Tony Lock, originally published on The Register
IT, like every industry, is from time to time compelled by those with PR budgets to suffer the slings and arrows of outrageous marketing. Over the course of the last two years we have witnessed one of the most over-hyped marketing terms being pushed with such vigour that it is today almost impossible to speak with any vendor without them claiming their solutions are designed to help customers make an inevitable transition to using cloud services.
I doubt whether there is a single vendor in the IT space that has not attempted to align their offerings to cloud usage. While not everyone in the vendor community sees cloud usage covering the globe in the next few weeks, a few appear to have gained an almost evangelical belief that cloud is the only logical way forward, and that IT is at a tipping point: everything will move, inevitably and inexorably, into the cloud.
Of course this is bunkum – even if it were theoretically possible, it would not be desirable for a raft of reasons from data protection to pure and simple cost-effectiveness. Given the clear signal that much IT is not budging from inside the firewall, some vendors have started to use the ’C’ word in the context of organisations building their own internal variety rather than making use of external resources.
Server virtualisation has a great deal of involvement in clouds of the public variety: if you rent a machine from a hosting provider of any flavour these days it will be a virtual machine, unless you want to pay much more for your own dedicated server. The leap of faith being made in some quarters is that virtualisation is also the stepping stone to the creation of internal, “private” clouds.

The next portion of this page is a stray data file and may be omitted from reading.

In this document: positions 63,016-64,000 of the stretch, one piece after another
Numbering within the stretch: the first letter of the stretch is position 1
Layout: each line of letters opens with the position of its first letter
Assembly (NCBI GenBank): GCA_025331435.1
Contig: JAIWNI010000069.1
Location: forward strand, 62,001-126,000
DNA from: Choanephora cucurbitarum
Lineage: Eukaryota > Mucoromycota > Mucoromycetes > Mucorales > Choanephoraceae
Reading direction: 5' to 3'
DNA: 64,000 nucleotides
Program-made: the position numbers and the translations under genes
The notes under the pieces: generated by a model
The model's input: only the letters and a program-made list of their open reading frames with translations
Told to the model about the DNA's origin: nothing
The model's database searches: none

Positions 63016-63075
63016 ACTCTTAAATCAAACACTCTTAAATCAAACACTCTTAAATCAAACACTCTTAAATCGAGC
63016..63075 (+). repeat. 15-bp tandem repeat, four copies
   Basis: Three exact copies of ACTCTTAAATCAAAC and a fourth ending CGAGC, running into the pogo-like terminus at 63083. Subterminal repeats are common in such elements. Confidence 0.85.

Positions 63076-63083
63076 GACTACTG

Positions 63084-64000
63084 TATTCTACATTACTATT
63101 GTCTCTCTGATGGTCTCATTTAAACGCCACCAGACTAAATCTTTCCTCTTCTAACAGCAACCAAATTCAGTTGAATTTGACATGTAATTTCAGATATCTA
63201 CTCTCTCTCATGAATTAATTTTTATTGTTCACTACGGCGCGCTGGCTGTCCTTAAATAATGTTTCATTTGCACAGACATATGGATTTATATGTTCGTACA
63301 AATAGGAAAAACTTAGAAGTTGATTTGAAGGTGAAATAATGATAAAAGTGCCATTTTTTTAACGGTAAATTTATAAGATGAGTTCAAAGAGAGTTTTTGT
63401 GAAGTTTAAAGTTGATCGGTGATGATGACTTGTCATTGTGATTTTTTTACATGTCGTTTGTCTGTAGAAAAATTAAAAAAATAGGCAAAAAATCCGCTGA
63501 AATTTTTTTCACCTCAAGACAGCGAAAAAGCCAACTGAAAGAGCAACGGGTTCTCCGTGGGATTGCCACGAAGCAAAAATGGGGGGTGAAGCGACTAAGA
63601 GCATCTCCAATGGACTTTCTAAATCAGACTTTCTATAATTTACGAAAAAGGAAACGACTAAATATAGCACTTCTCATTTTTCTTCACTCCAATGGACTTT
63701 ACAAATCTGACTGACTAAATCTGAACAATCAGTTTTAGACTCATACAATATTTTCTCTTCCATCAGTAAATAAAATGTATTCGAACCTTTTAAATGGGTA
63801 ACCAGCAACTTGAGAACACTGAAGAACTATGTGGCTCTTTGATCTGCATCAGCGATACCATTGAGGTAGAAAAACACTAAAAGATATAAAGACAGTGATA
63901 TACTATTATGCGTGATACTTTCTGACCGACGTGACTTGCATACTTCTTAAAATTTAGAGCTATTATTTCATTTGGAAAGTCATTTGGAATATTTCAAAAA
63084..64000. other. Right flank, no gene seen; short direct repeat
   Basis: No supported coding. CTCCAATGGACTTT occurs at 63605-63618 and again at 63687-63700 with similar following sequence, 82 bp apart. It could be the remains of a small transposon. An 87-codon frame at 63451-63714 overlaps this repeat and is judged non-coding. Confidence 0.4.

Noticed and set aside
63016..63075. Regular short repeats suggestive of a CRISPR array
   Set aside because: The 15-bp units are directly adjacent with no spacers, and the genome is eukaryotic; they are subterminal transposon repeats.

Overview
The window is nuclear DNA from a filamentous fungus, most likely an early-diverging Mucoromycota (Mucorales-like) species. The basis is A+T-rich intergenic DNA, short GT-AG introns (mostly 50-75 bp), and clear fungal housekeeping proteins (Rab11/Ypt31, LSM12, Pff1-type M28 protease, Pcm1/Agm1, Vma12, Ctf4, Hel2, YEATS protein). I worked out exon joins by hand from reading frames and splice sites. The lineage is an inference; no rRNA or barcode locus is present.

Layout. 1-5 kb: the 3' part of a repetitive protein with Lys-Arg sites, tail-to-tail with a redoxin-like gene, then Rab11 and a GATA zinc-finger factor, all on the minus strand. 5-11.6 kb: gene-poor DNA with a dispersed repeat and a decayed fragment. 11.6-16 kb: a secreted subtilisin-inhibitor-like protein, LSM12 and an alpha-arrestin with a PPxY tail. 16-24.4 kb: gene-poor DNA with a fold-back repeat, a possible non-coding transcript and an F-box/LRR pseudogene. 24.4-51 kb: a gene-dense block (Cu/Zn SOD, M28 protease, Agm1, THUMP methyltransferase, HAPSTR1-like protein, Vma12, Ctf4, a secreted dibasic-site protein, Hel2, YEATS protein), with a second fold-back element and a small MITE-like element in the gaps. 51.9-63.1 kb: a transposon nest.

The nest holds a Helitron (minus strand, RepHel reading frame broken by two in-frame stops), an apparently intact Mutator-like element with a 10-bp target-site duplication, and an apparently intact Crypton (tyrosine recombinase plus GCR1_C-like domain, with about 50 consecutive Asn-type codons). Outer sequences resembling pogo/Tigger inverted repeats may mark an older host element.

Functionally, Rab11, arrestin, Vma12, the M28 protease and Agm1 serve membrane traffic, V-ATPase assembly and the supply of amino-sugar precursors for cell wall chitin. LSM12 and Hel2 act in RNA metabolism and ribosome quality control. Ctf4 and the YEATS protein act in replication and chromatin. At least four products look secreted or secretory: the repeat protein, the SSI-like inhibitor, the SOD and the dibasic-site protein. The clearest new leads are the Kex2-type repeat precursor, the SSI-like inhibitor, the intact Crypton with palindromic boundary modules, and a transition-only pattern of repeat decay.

This begs the question, is the linkage between clouds and virtualisation simply an example of people wanting to find ways to utilise the fashion term of the day? Indeed, is the phrase “private cloud” simply marketing code for “dynamic IT”, which has long been the goal of more aspiring IT organisations? After all, the idea of creating virtual pools of servers whose physical resources can be allocated in response to changing business needs, is one of the more sophisticated ways in which virtualised systems can be utilised.
We know from feedback that virtualisation is being deployed to support live systems. Equally we know that the majority of workloads that have been virtualised so far have been selected for very clear operational reasons. On the flip side we also know that the benefits that are expected from the virtualisation of such systems do not often come rapidly or without considerable effort.
The fact that there are management challenges associated with the daily use of virtualised systems might lead us to believe that the fact that using virtual servers in pools to meet changing service requirements is possible, but the operational problems of so doing may mean that running highly dynamic virtual workload pools is by no means straightforward. It is therefore likely that today few organisations are actively employing the private cloud model, never mind actually using the terminology of cloud to describe what they do.